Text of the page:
• Use a Visa Debit or Debit Mastercard. Your child can shop online and make tap and go payments with a debit card that’s affiliated with a credit card.

Credit cards that allow authorized users under 18

CardMinimum ageAnnual fee
Scotiabank SCENE Visa CardNo restriction$0
Apply now
Brim Mastercard13+$0
Apply now
BMO AIR MILES Mastercard13+$0
Apply now
Tangerine Money-Back Credit Card16+$0
Apply now
SimplyCash Preferred Card from American Express13+$99
Apply now
HSBC +Rewards™ Mastercard®14+$25
Apply now
TD Rewards Visa Card*None listed$0
RBC Cash Back Mastercard**14+ with the Family Card option$0

*Please note: All information about TD Rewards Visa Card has been collected independently by Finder and this card is not available through this site.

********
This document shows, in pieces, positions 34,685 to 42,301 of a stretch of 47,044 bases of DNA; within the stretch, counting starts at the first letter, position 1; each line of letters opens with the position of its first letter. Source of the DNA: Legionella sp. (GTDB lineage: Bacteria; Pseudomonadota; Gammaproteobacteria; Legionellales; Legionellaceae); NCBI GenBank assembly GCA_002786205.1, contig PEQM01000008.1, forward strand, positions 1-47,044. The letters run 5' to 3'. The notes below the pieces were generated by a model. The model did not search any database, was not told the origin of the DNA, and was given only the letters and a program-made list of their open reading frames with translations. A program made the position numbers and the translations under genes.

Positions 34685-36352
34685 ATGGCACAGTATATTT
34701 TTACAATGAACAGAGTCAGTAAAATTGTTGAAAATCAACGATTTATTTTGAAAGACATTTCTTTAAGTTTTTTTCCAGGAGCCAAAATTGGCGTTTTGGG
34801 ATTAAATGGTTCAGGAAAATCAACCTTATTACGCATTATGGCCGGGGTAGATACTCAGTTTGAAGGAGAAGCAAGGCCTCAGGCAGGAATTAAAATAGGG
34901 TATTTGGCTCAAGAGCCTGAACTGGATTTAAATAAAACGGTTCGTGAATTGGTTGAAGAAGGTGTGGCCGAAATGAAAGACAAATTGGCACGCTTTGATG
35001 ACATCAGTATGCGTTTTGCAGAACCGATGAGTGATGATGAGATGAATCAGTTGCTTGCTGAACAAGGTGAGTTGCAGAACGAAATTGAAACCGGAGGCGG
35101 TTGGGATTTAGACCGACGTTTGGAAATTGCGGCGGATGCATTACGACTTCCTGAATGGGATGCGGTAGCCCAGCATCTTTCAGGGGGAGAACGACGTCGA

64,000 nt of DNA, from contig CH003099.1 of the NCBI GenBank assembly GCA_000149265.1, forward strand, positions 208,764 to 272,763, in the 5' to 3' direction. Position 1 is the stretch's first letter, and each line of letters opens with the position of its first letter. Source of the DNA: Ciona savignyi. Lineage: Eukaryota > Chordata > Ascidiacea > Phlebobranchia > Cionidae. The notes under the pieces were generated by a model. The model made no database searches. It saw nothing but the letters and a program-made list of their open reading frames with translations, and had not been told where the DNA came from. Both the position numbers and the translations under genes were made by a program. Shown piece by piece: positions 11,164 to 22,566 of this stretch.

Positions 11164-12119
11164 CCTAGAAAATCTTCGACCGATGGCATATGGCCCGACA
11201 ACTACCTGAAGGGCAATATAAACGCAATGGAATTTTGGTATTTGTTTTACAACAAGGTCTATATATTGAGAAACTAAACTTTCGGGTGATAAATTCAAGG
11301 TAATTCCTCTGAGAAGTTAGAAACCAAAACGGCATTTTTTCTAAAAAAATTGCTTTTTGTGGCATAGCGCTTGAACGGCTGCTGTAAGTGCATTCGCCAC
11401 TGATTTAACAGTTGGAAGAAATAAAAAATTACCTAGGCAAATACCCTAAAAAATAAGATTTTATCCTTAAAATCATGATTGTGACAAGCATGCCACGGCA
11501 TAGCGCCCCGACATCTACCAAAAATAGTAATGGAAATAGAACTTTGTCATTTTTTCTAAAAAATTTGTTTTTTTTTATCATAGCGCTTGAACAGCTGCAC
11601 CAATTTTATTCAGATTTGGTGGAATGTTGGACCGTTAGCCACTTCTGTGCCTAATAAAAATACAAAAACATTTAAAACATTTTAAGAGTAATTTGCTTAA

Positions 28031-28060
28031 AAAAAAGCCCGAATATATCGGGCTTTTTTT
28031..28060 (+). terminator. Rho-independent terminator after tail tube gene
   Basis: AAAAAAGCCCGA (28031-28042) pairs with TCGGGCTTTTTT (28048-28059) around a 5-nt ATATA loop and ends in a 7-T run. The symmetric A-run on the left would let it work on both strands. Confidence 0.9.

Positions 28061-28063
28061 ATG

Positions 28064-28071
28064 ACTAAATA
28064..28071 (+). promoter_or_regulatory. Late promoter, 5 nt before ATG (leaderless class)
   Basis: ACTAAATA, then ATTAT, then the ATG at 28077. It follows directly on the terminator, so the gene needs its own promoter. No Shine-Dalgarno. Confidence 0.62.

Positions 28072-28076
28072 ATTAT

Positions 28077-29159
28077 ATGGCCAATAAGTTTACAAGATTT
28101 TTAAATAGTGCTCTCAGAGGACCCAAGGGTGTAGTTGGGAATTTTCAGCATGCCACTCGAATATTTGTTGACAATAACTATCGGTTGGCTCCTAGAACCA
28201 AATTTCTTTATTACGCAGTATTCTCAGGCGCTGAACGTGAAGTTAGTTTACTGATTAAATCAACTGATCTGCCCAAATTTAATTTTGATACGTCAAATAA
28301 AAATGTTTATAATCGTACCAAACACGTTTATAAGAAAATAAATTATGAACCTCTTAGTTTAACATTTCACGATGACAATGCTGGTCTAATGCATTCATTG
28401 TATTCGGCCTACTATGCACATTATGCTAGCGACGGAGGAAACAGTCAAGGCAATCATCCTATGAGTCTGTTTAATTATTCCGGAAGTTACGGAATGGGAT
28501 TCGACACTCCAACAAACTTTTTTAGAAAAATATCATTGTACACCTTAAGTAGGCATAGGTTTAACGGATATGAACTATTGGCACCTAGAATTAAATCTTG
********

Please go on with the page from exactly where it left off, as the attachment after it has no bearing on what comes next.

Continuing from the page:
**Please note: All information about RBC Cash Back Mastercard has been collected independently by Finder and this card is not available through this site.

How old do you have to be to get a credit card in Canada?

You need to be the age of majority in your province to apply for an unsecured credit card.

Must be 18 years old to apply for a credit cardMust be 19 years old to apply for a credit card
  • Alberta
  • Manitoba
  • Ontario
  • Prince Edward Island
  • Quebec
  • Saskatchewan
  • British Columbia
  • New Brunswick
  • Newfoundland and Labrador
  • Northwest Territories
  • Nova Scotia
  • Nunavut
  • Yukon

Credit cards for teens of different ages

The type of credit card that’s best suited for your child may depend on their age. Use these guidelines to help ease your child into managing the responsibility of spending money on credit.